Paper No. 4
Presentation Time: 8:45 AM


GORDON, Howard J., HSSE Manager–Commercial Sector, CH2M Hill, Denver, CO 80112,

Most geology graduates have had little academic exposure regarding the Occupational Safety and Health Administration (OSHA) or its Agreement State counterparts or the Mine Safety and Health Administration (MSHA). Field geology classes offered in college typically do not address what the regulatory requirements are for employers and employees as well as established best practices associated with working safely as a geologist. When working in the field, a geologist must understand the basic concepts of safety, its role in employer's expectations and the current emphasis on it within the exploration and production industry including oil and gas and mining, geotechnical and environmental consulting or other industries employing geologists who conduct field or laboratory work. Geology graduates may not have the understanding of how important performing their duties safely is and the impact it has on their employer if they are injured while in the field. Having this knowledge during the interview process for a job can easily put a prospective candidate at the top of the candidate list. This knowledge can also contribute to their safety awareness, 24/7. With the Deepwater Horizon and Upper Branch Mine disasters having root causes tied to the safe conduct of work, many geology graduates are unaware of these issues. This paper provides a basic foundation regarding the concepts of what a Job Hazard Analyses (JHA) is, regulatory requirements associated with field work and the key elements and structure of a comprehensive health, safety and environment program most companies employing geologist have implemented.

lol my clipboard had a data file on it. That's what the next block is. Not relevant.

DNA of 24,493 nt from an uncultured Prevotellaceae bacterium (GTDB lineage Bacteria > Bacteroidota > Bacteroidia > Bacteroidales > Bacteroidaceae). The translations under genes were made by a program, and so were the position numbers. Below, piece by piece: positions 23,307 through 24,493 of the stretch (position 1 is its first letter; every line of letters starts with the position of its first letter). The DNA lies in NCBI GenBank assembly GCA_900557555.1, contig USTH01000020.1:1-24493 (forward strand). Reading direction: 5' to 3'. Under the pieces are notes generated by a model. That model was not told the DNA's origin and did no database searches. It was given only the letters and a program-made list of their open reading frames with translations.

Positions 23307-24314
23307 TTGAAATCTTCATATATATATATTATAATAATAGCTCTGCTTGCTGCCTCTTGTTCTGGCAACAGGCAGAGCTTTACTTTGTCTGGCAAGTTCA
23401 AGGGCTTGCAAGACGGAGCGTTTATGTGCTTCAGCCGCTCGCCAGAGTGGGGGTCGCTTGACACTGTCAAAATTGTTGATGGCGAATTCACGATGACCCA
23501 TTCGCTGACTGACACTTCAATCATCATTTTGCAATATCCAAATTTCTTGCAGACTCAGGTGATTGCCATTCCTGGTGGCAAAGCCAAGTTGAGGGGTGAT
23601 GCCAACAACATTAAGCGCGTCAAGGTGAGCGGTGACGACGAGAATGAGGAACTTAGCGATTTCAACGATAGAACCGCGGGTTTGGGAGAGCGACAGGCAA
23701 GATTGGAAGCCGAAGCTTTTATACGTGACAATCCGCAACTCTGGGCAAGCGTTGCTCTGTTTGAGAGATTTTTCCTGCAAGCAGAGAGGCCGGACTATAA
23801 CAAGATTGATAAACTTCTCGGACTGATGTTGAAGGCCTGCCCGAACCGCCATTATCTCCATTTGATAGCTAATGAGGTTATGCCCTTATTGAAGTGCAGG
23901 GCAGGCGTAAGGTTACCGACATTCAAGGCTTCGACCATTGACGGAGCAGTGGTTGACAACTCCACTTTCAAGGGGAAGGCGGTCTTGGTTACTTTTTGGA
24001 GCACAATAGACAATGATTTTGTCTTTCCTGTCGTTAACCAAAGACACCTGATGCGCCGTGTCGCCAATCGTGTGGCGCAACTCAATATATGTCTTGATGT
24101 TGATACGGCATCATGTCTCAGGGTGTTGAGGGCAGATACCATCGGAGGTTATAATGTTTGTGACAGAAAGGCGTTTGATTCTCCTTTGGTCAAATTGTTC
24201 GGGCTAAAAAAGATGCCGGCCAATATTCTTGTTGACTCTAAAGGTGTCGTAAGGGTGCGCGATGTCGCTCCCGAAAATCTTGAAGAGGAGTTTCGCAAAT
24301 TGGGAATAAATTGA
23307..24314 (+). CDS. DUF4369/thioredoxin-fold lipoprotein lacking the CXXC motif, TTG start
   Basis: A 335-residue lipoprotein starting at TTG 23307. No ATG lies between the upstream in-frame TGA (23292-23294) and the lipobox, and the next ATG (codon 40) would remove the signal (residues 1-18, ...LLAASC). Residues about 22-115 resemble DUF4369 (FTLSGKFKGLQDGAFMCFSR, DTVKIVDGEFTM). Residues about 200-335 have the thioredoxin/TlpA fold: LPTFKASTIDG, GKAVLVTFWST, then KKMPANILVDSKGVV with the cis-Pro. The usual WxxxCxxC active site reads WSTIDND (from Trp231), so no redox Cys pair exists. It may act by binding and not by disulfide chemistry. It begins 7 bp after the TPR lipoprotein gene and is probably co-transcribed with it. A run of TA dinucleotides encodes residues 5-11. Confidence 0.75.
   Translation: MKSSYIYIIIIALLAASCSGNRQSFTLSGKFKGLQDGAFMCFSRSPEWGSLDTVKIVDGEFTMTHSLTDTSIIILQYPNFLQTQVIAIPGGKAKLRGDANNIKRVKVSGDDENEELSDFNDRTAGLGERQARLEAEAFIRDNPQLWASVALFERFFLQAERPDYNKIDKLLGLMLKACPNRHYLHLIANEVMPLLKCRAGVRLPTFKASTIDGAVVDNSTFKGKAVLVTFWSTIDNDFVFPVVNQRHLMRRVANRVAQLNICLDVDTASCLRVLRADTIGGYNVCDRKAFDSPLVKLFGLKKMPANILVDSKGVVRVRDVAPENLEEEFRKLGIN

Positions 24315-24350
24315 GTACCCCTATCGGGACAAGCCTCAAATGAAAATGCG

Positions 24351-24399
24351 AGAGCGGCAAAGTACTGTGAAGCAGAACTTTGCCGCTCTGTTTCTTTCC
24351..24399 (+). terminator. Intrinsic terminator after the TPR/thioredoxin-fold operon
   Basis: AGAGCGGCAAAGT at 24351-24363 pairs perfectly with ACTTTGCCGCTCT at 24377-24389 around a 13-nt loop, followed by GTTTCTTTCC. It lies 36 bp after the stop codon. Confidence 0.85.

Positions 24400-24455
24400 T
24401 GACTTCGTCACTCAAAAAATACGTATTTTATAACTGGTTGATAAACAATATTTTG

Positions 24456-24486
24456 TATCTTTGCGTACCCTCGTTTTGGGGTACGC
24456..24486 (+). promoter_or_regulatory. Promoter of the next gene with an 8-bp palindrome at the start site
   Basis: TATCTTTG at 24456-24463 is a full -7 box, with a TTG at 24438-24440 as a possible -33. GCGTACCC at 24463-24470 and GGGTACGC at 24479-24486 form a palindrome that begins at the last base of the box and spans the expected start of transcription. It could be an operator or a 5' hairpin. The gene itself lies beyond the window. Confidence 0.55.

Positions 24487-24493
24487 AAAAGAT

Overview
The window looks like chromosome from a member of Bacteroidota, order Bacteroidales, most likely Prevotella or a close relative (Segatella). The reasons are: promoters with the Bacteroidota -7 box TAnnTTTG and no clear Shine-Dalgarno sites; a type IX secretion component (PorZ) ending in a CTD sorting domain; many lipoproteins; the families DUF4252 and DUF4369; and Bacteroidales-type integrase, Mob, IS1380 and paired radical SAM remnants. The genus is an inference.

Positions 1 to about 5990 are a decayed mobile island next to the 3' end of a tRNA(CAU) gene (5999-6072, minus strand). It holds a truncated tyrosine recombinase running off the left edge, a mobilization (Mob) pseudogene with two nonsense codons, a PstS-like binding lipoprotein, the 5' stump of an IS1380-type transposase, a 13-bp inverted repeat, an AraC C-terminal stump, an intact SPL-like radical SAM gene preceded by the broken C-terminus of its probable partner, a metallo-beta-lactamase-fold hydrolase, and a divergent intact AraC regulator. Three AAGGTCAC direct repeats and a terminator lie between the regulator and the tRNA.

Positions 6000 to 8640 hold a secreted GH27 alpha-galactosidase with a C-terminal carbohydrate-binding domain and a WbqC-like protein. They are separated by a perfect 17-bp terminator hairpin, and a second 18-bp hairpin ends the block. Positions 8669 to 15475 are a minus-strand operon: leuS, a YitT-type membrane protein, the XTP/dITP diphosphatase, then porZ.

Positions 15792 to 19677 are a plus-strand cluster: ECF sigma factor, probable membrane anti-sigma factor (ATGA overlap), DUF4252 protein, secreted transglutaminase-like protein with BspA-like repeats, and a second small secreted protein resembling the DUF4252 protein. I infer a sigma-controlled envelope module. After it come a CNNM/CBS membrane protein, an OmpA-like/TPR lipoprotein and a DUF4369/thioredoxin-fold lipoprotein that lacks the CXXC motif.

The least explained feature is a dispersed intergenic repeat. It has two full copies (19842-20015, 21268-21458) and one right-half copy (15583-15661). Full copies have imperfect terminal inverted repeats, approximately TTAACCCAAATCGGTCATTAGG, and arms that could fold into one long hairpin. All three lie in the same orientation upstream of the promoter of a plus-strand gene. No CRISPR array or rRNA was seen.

• GSA_Presentation_11-6-2012.pdf (5.9 MB)